Lol? I almost cried, tbh
The BBC World Service did an item on The Banned List book this morning (starts at 0:39:30), which was good. Some nice vox pops from the streets around Bush House included people who did not like “like”, for “said”, “lol” as a word said out loud and “to be honest”, as if the rest of the conversation has been a lie.
I mentioned Ed Miliband from this morning’s Guardian interview, in which he says that the economy has been “flatlining for the past year”. That is one of those clichés that is annoying because it is wrong. Flatlining refers to the trace on a heart monitor. Once it goes flat, it means that the patient has died. It does not mean that the patient has failed to grow over the past year.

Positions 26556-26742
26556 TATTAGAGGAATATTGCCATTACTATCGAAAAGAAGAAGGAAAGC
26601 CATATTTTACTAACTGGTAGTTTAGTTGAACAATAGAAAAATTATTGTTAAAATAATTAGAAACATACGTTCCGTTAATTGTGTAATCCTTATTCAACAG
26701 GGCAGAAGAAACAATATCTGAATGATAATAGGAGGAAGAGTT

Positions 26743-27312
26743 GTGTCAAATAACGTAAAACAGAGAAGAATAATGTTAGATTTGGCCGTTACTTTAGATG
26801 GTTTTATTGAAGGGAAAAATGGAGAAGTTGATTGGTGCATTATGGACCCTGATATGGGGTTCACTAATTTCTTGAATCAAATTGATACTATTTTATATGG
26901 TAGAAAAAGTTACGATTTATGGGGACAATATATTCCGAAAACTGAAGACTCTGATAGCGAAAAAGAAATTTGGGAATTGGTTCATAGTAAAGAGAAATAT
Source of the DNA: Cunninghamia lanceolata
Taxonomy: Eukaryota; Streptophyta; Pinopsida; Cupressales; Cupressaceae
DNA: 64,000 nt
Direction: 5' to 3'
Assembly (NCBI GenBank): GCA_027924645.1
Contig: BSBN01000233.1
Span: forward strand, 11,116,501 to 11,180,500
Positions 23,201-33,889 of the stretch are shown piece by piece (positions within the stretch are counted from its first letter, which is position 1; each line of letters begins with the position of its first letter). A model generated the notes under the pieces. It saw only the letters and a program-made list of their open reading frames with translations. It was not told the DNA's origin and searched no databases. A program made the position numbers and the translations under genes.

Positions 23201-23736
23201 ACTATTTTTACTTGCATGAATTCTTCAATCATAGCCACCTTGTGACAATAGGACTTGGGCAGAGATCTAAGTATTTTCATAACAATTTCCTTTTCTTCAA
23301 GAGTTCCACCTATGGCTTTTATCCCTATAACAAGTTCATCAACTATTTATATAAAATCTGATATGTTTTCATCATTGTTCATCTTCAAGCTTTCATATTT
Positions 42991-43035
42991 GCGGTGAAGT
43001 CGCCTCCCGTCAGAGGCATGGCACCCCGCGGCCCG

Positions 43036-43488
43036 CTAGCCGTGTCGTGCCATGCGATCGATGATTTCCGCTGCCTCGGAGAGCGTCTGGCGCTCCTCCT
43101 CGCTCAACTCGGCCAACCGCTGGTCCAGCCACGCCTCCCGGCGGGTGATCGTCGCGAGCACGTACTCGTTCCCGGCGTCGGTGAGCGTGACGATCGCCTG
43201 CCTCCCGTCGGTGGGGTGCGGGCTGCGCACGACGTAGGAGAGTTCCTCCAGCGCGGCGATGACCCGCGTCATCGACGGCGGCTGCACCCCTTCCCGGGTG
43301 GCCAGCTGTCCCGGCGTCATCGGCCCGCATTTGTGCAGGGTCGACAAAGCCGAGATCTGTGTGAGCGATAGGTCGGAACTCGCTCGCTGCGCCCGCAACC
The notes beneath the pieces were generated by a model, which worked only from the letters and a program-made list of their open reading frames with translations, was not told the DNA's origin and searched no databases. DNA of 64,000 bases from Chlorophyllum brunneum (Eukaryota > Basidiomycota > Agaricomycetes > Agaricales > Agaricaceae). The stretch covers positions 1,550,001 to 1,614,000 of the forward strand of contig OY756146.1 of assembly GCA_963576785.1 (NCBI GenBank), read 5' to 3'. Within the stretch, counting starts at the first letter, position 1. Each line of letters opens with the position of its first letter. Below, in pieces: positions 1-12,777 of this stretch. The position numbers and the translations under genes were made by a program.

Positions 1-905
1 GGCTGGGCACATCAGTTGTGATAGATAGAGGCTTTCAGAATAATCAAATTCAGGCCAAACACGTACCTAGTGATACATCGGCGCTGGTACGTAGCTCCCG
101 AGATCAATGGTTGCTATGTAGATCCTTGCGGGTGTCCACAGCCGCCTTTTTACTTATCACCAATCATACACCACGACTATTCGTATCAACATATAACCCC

Which brings me to the generous article about the book by Dot Wordsworth (right) in this week’s Spectator. She says:
I think John Rentoul has got hold of the wrong end of the stick. We should have more clichés. They are in truth, as someone said in jest, the poetry of the people. Without clichés there are no proverbs, no shared references, and language itself is scarcely possible.
You may point out that for many a long year I have inveighed against cliché. In reality my hatred is for the wrong sort of cliché.
To which one can only say: Quite.Tagged in: banned list
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